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Riding the Hiroshima Tram

Living and working in Hiroshima, it’s inevitable to ride the tram almost every day; and it’s just as common to come across tourists from all over the world struggling to comprehend how to use the train and tram system. Even though public transportation in Japan is, overall, quite simple and convenient to use, payment methods and general usage may differ from those in western countries, which often results in rather awkward and uncomfortable situations.

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Hiroshima tram

A Convenient Way to Get Around

Most major streets in downtown Hiroshima are shared by trams, public buses and cars. The Hiroshima tram system is a very convenient network of historic and modern rail vehicles which counts with seven different lines that traverse the city in all directions. Hiroshima is a relatively small city, which means that an average tram ride almost never exceeds 15 minutes, making it possible for commuters to travel from one side of the city to the other in less than half an hour.

Hiroshima tram stop

With nearly 80 stops scattered across the city, Hiroshima’s iconic streetcar, which dates back to 1910, will take you almost everywhere. In fact, line number two goes as far as Miyajima on a lengthy 70-minute ride! Most tram stops are equipped with screens which offer real-time passenger information. Tracks are always shared by different lines, so it’s important to make sure you’re getting on the appropriate tram and going in the right direction!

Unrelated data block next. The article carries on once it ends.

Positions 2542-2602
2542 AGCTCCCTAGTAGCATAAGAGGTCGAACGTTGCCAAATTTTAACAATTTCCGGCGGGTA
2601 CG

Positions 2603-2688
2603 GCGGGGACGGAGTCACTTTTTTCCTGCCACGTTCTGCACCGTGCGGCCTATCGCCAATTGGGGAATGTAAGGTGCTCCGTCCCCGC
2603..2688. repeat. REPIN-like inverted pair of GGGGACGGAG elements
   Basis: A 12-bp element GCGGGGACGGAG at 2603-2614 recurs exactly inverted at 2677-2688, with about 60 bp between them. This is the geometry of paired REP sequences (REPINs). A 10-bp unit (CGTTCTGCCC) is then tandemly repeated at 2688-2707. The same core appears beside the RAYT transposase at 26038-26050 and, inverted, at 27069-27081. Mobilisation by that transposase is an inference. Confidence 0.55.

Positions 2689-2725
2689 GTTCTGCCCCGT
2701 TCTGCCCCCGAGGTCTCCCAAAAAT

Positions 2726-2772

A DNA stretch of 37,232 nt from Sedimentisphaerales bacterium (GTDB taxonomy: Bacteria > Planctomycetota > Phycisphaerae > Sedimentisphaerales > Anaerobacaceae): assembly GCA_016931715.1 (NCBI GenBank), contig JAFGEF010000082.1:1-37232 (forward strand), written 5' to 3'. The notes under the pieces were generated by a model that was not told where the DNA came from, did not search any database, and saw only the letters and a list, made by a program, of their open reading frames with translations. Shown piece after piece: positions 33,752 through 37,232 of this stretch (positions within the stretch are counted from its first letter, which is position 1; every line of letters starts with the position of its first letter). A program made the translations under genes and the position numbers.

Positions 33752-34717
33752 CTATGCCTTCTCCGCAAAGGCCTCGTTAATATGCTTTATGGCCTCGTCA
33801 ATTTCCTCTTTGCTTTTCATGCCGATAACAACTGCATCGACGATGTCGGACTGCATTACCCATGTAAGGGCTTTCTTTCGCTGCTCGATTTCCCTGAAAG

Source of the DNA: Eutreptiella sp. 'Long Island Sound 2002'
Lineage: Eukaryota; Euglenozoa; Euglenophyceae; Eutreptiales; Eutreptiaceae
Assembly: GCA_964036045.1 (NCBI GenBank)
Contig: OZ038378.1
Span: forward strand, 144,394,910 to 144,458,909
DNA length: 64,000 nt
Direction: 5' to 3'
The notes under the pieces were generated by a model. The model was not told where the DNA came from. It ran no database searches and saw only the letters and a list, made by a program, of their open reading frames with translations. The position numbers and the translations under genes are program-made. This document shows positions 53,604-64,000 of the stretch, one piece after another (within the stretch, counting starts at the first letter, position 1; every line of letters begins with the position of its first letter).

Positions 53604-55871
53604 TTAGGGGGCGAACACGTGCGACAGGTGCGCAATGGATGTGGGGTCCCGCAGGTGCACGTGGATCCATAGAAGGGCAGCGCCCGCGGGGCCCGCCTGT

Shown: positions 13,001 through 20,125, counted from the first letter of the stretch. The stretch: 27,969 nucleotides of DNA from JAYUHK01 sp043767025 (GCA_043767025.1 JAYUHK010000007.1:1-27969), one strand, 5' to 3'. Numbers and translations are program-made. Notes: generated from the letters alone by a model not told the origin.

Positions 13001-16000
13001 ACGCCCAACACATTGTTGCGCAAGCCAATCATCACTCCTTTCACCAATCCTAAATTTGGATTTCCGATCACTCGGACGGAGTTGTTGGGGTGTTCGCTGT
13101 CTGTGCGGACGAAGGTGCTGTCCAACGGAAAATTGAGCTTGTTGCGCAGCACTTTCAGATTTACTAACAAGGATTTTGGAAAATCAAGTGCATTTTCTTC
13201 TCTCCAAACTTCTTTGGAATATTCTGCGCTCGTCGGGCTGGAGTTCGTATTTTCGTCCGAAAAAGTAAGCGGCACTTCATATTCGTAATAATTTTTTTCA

Hiroshima tram

Paying Your Fare on the Tram

The most important thing to remember while getting around Japan is that, unlike almost everywhere in Europe and the U.S., ticket payment in Japan is done as you get off the train or bus. The Hiroshima tram is no exception. Upon arrival at your destination, walk to the front of the streetcar and place your money inside a transparent, plastic box located next to the driver. It’s important to note that cash is the only payment method accepted in Hiroshima, and you must give the exact amount of money. No bills or credit cards are accepted; all customers are required to pay with coins (the driver won’t provide change). A regular ride fare is usually around 180 yen. If you don’t have any coins with you, there are machines distributed inside all trains and at most stations that will exchange bills and 500 yen coins for smaller coins.

Hiroshima tram's vending machines

Here for a Bit Longer? Get a Smart Card!

Most drivers won’t count your money as you’re paying for your ride, so there’s no need to wait for their confirmation; simply pay and leave. Alternatively, visitors staying in the city for longer periods of time might opt for purchasing a pre-paid smart card instead, including the ICOCA (usable in Osaka, Kyoto, Hiroshima, Tokyo and other areas) and PASPY (Hiroshima only), available at most vending machines. 1-day unlimited passes can also be acquired at Hiroshima Station and at most hotels for ¥600 each. This 1-day pass can be used on all buses within the city as well, and it’s definitely a good choice for those who plan on using the public transportation very often. However, considering how small and walkable the city is, I would recommend purchasing one-way tickets instead whenever you need a ride.

Hiroshima tram

The Hiroshima tram is the most affordable and convenient way to move around the city, and a good alternative to the faster yet often congested public bus system. Following these tips, you will have no issues getting on and off the streetcars. When in doubt, remember to just do as the locals do!


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Virginia González

Virginia González

Freelance writer and translator from Spain, wanna be amateur photographer and film enthusiast. Always saving up for the next big trip. / Escritora y traductora freelance española, aficionada a la fotografía y amante del cine. Siempre estoy ahorrando para mi próximo viaje.

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